Happy New Year- The Fuse is back and excited to share more ways how you can get found online for your creative business.

getting found on search engines

How Do Search Engines Work?

I made up a story about Mr. Google in order to help explain how search engines work. In my mind, Mr. Google is like the man from Sex and City: mysterious but oh so attractive. As website/blog owners, we want to be a trusted advisor in the eyes of search engines and in the eyes of Mr. Google. I often scope and say that we don’t want a temporary high ranking, like a one-night stand, to be on page 1 today and gone tomorrow. On the contrary, we want a long-term relationship with Google! We want Google to put a ring on it, marry us, give us some kids and create a legacy for generations to come. In other words, we want Google to look at our website on topics X, Y and Z and consider showing us in their results in the first few pages of results for searches related to topic X, Y and Z.  So, in order to become this trusted advisor, we must first understand how search engines work and what they do.

Mr. Google Story.

Mr. Google traveled to a small beach in Brazil and fell in love – so much in love that he decided to live there – but he needed a business idea. He decided that he would help tourists find lost items and opened up the Google Search Box (lost items for tourists) at that beach. So, there are 3 main tasks Mr. Google needs to do for his job.


#1. Every day, Mr. Google needs to scan the beach! He has a metal detector, and he needs to go look for lost items. So Search Engines have to scan the World Wide Web. That’s their beach. Every day they’re looking for new data and information. This is why typically blogs will rank higher than websites, as they get freshened up way more often than websites, which are more static. As he scans the entire beach, he begins to find items, which he will then gather and do the second thing below.


#2. Mr. Google will then categorize the items at his big warehouse. You know the checkout area of Ikea where there are bins, columns, rows, and all that jazz that makes your head spin, as you’re browsing over your checklist of items you marked off with that small pencil? Well, then you can understand Mr. Google’s need to extremely organized, as there are many different types of items he finds on the beach. If he finds a piece of jewelry on the beach, then he will check if it’s gold or silver, if it has detail, if it’s a chain, if it’s thick or thin, and he will use subcategories as much as needed. The techy term for this is “indexing,” and Google uses a very complex, fancy formula to organize this data, known as an “algorithm.”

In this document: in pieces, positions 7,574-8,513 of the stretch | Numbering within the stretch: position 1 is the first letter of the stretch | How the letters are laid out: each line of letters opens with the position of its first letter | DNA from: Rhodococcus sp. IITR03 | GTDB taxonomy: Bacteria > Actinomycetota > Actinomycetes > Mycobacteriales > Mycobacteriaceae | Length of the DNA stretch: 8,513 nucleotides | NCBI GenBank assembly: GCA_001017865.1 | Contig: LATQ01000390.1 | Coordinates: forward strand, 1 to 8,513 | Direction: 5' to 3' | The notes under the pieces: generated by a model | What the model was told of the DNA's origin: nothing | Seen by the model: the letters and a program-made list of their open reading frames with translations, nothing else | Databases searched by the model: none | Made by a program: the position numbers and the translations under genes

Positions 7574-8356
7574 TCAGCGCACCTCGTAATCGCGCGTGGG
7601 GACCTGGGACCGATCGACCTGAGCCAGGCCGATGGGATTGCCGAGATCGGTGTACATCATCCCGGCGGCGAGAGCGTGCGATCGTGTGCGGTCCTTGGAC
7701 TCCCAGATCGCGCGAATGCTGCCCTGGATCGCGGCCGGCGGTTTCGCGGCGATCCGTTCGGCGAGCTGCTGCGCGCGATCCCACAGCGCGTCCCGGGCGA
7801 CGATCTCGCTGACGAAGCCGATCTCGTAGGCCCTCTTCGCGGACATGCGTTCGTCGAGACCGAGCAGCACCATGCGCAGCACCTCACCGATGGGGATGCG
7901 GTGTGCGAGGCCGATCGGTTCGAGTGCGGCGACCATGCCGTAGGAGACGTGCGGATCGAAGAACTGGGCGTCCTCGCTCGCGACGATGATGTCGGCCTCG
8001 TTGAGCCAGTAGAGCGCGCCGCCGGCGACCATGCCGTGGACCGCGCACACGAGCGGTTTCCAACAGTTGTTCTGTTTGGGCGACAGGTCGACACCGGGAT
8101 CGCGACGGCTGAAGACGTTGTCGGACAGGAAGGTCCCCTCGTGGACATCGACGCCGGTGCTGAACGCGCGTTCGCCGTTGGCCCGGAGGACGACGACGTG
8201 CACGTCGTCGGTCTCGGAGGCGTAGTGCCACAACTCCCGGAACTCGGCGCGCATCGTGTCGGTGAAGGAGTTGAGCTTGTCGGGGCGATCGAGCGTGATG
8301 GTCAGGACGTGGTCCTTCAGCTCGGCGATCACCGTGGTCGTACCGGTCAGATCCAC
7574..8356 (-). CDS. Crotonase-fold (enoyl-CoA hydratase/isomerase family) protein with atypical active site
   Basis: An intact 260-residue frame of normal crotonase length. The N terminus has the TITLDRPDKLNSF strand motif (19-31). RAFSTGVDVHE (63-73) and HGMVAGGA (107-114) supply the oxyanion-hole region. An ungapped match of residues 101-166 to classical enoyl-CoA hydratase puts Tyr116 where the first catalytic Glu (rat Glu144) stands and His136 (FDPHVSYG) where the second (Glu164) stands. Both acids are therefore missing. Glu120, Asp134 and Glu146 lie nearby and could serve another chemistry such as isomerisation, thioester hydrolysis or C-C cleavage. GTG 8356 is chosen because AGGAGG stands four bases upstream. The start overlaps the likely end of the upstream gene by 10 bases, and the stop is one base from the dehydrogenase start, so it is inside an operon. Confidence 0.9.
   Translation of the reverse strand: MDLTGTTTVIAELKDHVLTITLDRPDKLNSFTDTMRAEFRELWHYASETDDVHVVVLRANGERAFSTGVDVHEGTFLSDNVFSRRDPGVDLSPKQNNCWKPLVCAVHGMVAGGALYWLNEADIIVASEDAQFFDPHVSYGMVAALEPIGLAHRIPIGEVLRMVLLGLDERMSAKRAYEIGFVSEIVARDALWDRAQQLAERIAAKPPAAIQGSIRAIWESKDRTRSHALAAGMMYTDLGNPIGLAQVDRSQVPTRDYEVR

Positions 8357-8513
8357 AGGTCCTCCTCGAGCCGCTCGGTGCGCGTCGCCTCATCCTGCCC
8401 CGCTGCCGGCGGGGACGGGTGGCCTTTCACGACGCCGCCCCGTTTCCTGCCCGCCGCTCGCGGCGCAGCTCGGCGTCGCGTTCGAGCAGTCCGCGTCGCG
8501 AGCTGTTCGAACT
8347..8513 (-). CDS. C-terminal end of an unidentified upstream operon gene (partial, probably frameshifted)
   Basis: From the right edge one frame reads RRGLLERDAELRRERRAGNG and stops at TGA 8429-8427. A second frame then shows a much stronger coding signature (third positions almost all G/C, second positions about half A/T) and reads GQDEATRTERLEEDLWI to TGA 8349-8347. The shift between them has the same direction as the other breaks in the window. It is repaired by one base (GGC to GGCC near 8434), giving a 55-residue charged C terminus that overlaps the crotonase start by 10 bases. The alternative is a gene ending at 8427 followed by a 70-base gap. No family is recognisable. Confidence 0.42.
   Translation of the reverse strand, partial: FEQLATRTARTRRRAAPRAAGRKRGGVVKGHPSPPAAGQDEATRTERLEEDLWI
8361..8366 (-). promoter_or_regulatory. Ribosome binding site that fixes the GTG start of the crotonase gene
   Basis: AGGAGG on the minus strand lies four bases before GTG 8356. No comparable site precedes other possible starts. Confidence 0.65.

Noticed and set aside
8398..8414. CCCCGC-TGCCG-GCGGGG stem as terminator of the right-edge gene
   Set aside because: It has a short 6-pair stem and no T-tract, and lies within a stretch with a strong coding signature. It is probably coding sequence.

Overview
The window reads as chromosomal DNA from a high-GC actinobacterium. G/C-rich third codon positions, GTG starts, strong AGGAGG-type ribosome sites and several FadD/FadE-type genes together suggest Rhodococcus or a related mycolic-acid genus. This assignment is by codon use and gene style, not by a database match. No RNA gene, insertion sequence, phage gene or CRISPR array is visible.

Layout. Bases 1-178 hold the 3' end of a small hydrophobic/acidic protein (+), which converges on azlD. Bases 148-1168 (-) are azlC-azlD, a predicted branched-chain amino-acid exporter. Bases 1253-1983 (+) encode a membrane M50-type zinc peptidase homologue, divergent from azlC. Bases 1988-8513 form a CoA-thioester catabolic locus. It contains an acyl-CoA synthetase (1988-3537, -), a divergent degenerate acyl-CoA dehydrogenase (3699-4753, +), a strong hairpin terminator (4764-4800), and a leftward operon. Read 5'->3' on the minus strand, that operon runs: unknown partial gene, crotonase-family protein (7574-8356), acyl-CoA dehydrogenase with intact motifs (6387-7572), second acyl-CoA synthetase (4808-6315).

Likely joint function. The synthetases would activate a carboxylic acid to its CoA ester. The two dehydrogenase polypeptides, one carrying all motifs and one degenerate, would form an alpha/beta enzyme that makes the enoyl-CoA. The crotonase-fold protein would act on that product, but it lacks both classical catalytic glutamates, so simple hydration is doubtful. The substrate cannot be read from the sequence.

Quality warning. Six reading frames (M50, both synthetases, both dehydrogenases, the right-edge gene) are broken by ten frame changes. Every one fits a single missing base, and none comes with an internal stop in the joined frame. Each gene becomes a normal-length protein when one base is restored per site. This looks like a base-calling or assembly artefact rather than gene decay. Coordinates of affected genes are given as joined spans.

#3. Last but not least, Mr. Google has to help the tourist regain what they’ve lost and are looking for, at least in my story. But in the online world of Search Engines, the third thing they do is RANK. So let’s say I lost my Pandora silver bracelet with my camera pendant, and I come to Mr. Google’s warehouse and describe my bracelet to him. Mr. Google, in turn, will go to his huge warehouse and come back with 10 items. He will show me the items, in order, from the one that he thinks most matches my description to the least. This, my friends, is what ranking is. Page 1 of results shows 10 results, from best to least in the eyes of the fancy formula.  What moves those results up and down is a series of what I call Brownie Points – conditions that Google looks for – and there are over 200 of these that they use to rank a site.  So, the better you describe your items, a.k.a. “what you want to be found for,” and the better you provide content around those topics and make sure your website/blog has text, then that’s the start of being found on Google.


Has this helped you understand how search engines work? What questions do you have for me? Stay tuned for some upcoming blog posts on ranking factors, but make sure you also check out my Tend of my last blog post here for a list of Top Ten Brownie Points Google’s Looking For on Your Website.